Who told you that you're not enough?
What’s driving your habit to improve? Are you fixing your flaws, or are you exploring your potential? Are you inviting the real you to emerge, or are you trying to cure your so-called shortcomings? DLP
Thank you Chela Davidson for pointing this out to me! Big love!
We’re so inside it that it’s almost impossible to imagine what we’d do with our time if we weren’t trying to make more money, look more perfect, acquire more stuff or be mo’ better. So what would happen if we were actually operating from a place of sufficiency rather than lack? Would we let ourselves go? Would we lose all drive? Would we not buy anything ever again? Well, we would probably stop associating sugar water with happiness, that’s for damn sure.
This question, that comes in many forms, is posed a lot as rebuttal: If I truly believed I was enough and I had enough, wouldn’t I just become complacent? Lazy? Nothing more than a disgraceful lump of everything I’ve been working my tail off not to degenerate into?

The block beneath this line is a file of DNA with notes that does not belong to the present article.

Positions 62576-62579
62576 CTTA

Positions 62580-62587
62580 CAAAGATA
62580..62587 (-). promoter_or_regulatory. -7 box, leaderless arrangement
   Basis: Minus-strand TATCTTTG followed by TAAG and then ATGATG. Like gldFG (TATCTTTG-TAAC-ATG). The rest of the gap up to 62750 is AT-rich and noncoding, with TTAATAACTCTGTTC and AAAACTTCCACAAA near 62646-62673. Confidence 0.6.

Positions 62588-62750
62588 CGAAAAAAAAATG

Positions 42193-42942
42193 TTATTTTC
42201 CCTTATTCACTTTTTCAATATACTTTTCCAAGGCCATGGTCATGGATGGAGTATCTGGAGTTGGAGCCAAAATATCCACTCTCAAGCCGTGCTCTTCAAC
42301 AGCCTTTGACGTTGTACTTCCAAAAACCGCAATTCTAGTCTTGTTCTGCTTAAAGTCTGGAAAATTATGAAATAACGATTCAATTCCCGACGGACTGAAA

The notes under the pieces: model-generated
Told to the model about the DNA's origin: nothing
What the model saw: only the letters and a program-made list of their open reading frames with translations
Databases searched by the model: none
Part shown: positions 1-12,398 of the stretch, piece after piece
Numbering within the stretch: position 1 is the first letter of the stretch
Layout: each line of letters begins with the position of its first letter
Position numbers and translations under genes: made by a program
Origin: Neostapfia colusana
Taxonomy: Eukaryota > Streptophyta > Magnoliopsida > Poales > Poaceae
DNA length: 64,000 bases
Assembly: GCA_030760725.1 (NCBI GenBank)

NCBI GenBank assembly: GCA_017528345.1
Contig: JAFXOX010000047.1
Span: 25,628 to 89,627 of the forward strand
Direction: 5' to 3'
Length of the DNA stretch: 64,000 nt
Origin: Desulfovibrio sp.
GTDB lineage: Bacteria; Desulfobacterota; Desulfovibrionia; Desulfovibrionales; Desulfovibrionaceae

Experiencing adequacy, sufficiency, and self-acceptance doesn’t make us complacent, they make us brave; they give us a view beyond ourselves to stretch into with gifts in hand. They give us a foundation of wholeness from which to express ourselves and offer our care and creativity.
It is impossible to have a healthy relationship with someone who has no boundaries, with someone who cannot communicate directly and honestly. Learning how to set boundaries is a necessary step in learning to be a friend to ourselves. It is our responsibility to take care of ourselves - to protect ourselves when it is necessary.
Operating from a place of sufficiency, feeling our own adequacy and not being identified with lack, all the while still growing our capacities, exploring our limitations and moving toward something beyond ourselves, requires us to be able to hold the paradox of it all. And yes, it is a paradox. Complete as we are AND creating, expanding and serving from that completeness